# Does the energy-momentum tensor inside Einstein's field equation include gravitational stress-energy?

The Einstein field equations $$R_{\mu\nu} - \dfrac{1}{2}Rg_{\mu\nu} = \kappa T_{\mu\nu}$$

relate the space-time curvature $$R_{\mu\nu}$$ to the stress-energy $$T_{\mu\nu}$$ present in the system. I wondered whether $$T_{\mu\nu}$$ included the stress-energy due to gravity?

• By "stress-energy due to gravity" do you mean the stress–energy–momentum pseudotensor? Possible answer/related: physics.stackexchange.com/a/601542/226902 physics.stackexchange.com/q/481613/226902 Commented Oct 3, 2023 at 18:38
• @Quillo Yes I do mean that pseudotensor Commented Oct 3, 2023 at 18:53
• Therefore the answer is no, $T$ is just the energy momentum tensor of matter, it does not contain the gravity presudotensor, at least in the usual formulation of Einstein equations. See e.g. physics.stackexchange.com/a/615317/226902 Commented Oct 3, 2023 at 19:06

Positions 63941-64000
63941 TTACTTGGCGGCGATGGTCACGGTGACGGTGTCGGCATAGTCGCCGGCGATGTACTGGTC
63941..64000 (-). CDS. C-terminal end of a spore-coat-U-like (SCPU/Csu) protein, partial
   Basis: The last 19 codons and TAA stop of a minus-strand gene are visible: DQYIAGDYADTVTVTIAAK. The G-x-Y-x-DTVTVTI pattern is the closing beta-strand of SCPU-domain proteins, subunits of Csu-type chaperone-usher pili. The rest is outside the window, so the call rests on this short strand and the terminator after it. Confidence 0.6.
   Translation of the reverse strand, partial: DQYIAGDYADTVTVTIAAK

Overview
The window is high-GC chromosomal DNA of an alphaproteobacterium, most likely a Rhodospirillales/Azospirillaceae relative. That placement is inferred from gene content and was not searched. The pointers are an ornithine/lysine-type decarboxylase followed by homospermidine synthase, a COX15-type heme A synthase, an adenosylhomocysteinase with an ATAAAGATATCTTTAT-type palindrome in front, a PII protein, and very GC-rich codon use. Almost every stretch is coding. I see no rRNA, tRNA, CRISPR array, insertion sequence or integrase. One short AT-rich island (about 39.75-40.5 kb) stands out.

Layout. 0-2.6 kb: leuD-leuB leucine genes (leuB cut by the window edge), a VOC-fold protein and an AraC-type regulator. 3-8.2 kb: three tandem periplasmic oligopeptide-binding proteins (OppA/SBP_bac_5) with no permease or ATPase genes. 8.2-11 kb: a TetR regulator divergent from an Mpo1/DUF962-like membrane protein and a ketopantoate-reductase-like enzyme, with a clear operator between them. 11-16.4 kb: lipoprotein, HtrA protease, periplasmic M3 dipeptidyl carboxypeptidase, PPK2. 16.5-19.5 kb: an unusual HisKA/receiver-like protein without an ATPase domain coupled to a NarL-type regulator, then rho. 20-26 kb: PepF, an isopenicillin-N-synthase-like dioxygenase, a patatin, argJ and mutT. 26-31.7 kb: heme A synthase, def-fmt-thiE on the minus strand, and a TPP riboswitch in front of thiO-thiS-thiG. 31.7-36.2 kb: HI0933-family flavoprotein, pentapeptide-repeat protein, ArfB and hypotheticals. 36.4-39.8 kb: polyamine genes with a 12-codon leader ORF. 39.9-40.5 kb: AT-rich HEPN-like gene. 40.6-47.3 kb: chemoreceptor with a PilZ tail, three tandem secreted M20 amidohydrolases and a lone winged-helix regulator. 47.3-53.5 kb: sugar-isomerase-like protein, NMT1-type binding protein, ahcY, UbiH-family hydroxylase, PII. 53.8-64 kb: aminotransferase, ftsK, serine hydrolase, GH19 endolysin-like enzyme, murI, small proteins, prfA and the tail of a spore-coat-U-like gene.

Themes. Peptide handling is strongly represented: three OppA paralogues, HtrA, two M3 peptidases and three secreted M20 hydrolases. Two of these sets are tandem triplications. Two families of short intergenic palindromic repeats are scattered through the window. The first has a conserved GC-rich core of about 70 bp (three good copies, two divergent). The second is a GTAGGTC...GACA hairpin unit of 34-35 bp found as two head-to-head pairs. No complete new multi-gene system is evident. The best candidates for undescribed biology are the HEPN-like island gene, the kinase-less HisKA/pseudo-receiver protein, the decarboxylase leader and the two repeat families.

• Then why is the Landau-Lifshitz pseudotensor not equal to $\tfrac{c^4}{16\pi G (-g)}((-g)(g^{\mu\nu}g^{\alpha\beta}-g^{\mu\alpha}g^{\nu\beta}))_{,\alpha\beta}$ (the part to the right of $G^{\mu\nu}$ in wikipedia)? Does it not assume that the divergence of the matter stress-energy is equal to zero? Commented Oct 3, 2023 at 19:34
• K. Pull, you can edit your question to improve it and make it more clear. However, after my comments, you accepted an answer that does not say anything about the pseudotensor. Therefore, it is not clear to me what is your actual question. Please, edit your question or ask a new one. Commented Oct 4, 2023 at 9:33

No, $$T_{\mu\nu}$$ only includes stress-energy density from non-gravitational sources.